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Slavery By Another Name

Airs Monday, February 13, 2012 at 9 p.m. on KPBS TV

Above: Historical photo of four convict laborers in shackles.

"Slavery By Another Name" challenges one of America's most cherished assumptions: the belief that slavery in this country ended with Abraham Lincoln's Emancipation Proclamation of 1863. This documentary tells a harrowing story of how in the South, even as chattel slavery came to an end, new forms of involuntary servitude, including convict leasing, debt slavery and peonage, took its place with shocking force -- brutalizing and ultimately circumscribing the lives of hundreds of thousands of African Americans well into the 20th century.

Man oversees convict laborers at work.
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Above: Man oversees convict laborers at work.

Historical photo of a man tied to pickaxe.
Enlarge this image

Above: Historical photo of a man tied to pickaxe.

Map and Timeline of Slavery in America

Learn more about slavery after the Civil War by scrolling through the timeline and map. Points on the map include photos, videos and more information about key dates in United States history.

It was a system in which men, often guilty of no crime at all, were arrested, compelled to work without pay, repeatedly bought and sold and coerced to do the bidding of masters.

The program spans eight decades, from 1865 to 1945, revealing the interlocking forces in both the South and the North that enabled this "neoslavery" to begin and persist.

Using archival photographs and dramatic re-enactments, filmed on location in Alabama and Georgia, it tells the forgotten stories of both victims and perpetrators of neoslavery and includes interviews with their descendants living today.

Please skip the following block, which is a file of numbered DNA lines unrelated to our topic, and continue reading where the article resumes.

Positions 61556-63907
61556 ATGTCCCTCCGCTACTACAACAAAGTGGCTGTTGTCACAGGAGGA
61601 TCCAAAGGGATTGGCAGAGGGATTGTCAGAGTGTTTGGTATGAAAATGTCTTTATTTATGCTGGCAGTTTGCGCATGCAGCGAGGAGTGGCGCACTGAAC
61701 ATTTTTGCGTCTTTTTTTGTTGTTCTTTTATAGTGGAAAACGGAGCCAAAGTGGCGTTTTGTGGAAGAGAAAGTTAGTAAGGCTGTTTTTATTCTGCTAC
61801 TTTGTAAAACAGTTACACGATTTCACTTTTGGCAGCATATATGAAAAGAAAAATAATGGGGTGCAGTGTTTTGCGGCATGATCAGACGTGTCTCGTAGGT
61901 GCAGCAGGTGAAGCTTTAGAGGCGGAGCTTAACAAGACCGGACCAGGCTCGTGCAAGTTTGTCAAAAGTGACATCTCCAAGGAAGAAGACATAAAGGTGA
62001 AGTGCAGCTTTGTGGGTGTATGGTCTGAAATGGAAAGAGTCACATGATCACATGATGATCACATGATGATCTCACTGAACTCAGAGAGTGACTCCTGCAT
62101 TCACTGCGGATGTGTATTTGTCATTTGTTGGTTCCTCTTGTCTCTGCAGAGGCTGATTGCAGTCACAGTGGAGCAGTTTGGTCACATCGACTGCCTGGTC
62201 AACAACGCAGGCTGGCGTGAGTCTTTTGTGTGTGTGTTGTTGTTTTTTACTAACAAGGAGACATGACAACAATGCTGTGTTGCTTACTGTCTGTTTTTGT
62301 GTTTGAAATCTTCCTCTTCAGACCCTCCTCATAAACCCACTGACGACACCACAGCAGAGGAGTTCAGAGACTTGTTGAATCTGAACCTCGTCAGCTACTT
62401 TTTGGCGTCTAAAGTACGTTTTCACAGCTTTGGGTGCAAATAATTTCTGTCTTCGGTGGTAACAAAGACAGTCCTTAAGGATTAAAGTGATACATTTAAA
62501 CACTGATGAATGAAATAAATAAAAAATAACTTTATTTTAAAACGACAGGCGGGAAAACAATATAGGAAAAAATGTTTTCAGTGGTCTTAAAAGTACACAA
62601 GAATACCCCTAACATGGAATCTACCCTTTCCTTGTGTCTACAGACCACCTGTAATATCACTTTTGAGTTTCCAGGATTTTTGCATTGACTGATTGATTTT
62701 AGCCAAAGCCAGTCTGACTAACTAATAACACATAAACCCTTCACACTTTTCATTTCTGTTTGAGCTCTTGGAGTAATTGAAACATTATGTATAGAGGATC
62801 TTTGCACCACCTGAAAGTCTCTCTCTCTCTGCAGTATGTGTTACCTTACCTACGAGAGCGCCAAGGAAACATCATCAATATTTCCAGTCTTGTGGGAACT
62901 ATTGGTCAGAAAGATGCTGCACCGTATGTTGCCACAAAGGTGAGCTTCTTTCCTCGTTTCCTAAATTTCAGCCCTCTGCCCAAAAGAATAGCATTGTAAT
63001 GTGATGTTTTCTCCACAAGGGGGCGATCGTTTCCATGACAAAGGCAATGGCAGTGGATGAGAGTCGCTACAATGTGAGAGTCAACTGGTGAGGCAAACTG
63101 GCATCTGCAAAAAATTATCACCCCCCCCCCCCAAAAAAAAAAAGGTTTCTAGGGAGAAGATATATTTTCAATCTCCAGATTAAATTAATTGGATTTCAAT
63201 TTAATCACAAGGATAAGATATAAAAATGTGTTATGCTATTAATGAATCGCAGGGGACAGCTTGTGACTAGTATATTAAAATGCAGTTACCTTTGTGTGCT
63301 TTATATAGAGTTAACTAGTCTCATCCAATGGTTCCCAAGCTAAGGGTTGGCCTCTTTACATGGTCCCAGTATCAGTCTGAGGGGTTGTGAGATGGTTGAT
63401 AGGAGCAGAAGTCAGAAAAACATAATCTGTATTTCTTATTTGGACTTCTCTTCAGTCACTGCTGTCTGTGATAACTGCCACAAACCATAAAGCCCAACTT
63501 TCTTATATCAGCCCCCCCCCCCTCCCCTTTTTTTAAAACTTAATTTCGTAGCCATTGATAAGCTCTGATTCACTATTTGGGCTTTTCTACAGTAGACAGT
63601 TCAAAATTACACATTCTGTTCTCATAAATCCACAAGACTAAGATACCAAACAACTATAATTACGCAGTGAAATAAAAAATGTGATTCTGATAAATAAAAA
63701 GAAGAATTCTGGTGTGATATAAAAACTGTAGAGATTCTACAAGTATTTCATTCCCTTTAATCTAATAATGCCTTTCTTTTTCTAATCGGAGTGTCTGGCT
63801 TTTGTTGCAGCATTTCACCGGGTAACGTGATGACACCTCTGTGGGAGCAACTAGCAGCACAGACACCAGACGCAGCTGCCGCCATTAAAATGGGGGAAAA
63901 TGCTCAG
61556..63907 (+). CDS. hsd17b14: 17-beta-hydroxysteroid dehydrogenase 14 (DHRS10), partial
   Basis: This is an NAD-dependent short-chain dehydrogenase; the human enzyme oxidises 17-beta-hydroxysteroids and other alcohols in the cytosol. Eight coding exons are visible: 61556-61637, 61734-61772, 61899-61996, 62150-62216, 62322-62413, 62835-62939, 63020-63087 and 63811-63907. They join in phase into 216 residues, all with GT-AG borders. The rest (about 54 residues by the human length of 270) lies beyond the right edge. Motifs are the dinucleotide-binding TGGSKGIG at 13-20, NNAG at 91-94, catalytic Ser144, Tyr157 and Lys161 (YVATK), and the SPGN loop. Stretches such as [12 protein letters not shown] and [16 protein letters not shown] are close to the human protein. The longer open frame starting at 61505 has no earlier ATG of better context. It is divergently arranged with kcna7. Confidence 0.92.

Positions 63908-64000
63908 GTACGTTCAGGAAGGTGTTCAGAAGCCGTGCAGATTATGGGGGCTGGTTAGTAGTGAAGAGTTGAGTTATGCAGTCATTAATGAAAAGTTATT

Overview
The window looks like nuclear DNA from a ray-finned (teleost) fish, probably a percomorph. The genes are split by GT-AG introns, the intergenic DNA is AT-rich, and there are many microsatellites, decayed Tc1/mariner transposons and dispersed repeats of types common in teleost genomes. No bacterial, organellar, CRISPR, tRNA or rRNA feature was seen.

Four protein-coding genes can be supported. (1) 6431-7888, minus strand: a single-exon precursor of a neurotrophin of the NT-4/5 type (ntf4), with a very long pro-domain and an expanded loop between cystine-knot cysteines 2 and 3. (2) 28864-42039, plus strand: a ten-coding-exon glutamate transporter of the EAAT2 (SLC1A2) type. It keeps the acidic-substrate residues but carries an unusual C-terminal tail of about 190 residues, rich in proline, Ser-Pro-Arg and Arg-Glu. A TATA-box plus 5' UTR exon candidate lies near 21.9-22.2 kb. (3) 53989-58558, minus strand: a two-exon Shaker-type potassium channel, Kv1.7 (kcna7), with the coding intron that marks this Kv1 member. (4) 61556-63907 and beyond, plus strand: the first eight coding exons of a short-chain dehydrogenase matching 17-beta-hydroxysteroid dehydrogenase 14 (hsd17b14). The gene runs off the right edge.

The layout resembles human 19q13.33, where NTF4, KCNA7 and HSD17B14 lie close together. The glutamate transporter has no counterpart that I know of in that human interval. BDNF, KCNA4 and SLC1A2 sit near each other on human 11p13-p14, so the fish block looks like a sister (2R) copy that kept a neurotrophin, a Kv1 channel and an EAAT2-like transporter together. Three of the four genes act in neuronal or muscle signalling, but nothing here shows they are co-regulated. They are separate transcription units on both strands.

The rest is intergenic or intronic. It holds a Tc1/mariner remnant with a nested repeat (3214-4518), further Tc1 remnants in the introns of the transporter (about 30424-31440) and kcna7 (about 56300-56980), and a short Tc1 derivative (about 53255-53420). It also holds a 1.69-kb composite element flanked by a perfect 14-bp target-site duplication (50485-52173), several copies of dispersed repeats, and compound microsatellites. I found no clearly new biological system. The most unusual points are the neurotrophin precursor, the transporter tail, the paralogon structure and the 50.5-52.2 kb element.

The program also features interviews with Douglas Blackmon, author of the Pulitzer Prize- winning book "Slavery by Another Name" and with leading scholars of this period. Actor Laurence Fishburne (“CSI: Crime Scene Investigation,” Thurgood) narrates.

For most Americans this is entirely new history. "Slavery by Another Name" gives voice to the largely forgotten victims and perpetrators of forced labor and features their descendants living today.

“The Thirteenth Amendment states that slavery was abolished, except as a punishment for a crime,” says author and co-executive producer Blackmon. “So across the South, laws were passed to criminalize everyday African-American life. It was a crime for a black man to walk beside a railroad, to speak loudly in the company of white women, to do someone’s laundry without a license, to sell cotton after dark. But the most damaging statutes were around vagrancy. If you couldn’t prove your employment at any moment, you were a criminal.”

Starting February 14, 2012, the entire documentary will be available for online viewing. "Slavery By Another Name" is on Facebook.

Video

Preview: Slavery By Another Name

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Watch Slavery by Another Name Clip on PBS. See more from Slavery by Another Name.

Above: A Sundance Film Festival selection for 2012, this documentary based on the Pulitzer Prize-winning book by Wall Street Journal senior writer Douglas A. Blackmon, explores the little-known story of the post-Emancipation era and the labor practices and laws that effectively created a new form of slavery in the South that persisted well into the 20th century.

Video

About the Film: Slavery By Another Name

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Watch The Bricks We Stand On on PBS. See more from Slavery by Another Name.

Above: Douglas A. Blackmon shares how the project "Slavery by Another Name" evolved.

Video

The Making of Slavery By Another Name

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Watch The Making of SLAVERY on PBS. See more from Slavery by Another Name.